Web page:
Iraqi forces, who continue their advance in western Mosul, said that they had found a mass grave containing the remains of about 500 people at Badoush prison on Saturday (11 March).

The Hashd al-Shaabi forces, an umbrella pro-Iraq group comprising Iran-backed Shia militias said that the remains found were of "civilian prisoners" who were "executed by (Isis) gangs after they controlled the prison during their occupation of Mosul".

Paramilitary forces have discovered dozens of mass graves containing hundreds of bodies as they battle Isis militants to retake the city from their control. The extremists had allegedly murdered up to 600 prison inmates, mostly Shia Muslims, when they captured Mosul in 2014.

However, an army source deployed with the Hashd forces could not confirm the discovery, the BBC reported.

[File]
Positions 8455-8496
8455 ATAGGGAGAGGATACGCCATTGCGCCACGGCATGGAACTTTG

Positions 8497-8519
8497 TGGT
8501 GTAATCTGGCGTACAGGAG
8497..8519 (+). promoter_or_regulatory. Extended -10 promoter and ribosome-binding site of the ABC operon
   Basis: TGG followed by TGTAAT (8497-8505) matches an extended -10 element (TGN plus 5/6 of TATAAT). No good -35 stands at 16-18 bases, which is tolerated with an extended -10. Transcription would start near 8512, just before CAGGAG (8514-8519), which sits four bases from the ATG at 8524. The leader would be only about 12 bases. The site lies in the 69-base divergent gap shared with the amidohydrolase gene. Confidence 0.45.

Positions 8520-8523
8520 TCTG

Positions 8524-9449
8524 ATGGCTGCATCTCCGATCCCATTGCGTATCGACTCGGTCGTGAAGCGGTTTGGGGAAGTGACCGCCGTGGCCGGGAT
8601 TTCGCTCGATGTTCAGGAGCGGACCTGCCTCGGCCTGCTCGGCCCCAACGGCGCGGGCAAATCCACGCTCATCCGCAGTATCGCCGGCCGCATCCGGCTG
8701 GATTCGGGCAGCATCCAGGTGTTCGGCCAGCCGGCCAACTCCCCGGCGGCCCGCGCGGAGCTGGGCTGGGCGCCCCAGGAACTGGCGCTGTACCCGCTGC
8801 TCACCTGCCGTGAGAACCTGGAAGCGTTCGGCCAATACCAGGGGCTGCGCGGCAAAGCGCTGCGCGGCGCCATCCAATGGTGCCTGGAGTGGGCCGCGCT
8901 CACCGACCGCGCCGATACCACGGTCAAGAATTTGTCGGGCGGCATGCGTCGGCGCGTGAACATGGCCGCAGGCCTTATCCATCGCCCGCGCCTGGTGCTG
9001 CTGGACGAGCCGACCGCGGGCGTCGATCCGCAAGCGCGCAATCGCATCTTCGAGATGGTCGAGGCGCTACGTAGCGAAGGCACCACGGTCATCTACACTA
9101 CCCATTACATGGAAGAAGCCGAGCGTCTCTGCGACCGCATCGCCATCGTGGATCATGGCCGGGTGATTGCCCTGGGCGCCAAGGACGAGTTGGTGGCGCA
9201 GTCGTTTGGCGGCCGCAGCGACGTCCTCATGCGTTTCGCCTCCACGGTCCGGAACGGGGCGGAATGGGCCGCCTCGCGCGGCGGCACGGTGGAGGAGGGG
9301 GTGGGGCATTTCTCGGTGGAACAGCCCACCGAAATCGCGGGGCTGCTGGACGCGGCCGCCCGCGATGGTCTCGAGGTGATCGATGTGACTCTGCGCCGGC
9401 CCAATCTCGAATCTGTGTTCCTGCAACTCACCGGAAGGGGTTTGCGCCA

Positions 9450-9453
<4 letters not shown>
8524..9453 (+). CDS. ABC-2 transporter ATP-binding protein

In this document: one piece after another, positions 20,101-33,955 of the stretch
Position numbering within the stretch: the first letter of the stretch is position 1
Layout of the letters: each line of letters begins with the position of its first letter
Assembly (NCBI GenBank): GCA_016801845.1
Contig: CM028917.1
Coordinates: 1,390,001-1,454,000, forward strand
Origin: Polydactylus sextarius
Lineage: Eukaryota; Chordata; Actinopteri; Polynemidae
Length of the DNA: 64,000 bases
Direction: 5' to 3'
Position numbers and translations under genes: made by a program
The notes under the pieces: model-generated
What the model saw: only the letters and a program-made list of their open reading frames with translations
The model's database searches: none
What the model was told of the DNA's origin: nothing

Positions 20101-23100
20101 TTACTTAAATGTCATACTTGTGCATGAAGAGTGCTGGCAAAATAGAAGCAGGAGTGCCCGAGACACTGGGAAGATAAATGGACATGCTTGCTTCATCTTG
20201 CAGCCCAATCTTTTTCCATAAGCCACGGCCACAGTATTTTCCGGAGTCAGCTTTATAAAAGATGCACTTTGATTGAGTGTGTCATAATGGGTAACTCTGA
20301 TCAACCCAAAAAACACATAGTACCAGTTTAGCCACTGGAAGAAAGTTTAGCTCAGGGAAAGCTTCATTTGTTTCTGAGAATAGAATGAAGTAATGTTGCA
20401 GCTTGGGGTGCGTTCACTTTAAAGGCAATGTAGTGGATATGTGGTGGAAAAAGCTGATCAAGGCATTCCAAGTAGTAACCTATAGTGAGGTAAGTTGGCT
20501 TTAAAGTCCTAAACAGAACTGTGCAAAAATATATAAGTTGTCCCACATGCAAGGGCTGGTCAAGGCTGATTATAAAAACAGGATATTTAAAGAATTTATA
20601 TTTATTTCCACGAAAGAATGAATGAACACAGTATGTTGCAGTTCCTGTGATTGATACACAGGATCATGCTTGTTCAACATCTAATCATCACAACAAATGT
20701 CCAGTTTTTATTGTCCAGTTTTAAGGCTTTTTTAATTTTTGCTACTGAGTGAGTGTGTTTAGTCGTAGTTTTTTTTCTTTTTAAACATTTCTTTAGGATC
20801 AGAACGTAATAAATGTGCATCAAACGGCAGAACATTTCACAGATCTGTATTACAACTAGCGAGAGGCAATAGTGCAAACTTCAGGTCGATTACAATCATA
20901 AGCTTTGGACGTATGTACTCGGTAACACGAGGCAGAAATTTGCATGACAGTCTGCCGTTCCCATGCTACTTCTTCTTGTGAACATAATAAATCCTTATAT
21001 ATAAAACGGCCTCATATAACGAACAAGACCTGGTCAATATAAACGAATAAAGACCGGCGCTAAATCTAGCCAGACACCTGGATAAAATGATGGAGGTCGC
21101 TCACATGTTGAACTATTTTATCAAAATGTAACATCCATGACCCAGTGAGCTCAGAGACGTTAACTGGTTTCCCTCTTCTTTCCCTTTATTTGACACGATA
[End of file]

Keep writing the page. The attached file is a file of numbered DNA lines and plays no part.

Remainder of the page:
A report by Human Rights Watch released in 2014 said that hundreds of male prisoners were killed by Isis militants at the time.

After the militants captured the prison in June 2014, at least 1,500 men were rounded up and transported to an isolated place in the desert, according to survivors.

The HRW report states that they separated Sunni prisoners from Shia and Christians and took them to a nearby ravine and shot them with assault rifles.

The jihadists' atrocities extended beyond prisoner executions. According to an Iraqi lawmaker, Vian Dakhil, around 500 Yazidi women were held at the Badoush prison and were used as sex slaves.

Mosul offensive
Iraqi security forces (in picture) advance towards the Great Mosque of al-Nuri in west Mosul from where Isis leader Abu Bakr al-Baghdadi had announced the so-called Islamic caliphate in 2014 - Representational image Reuters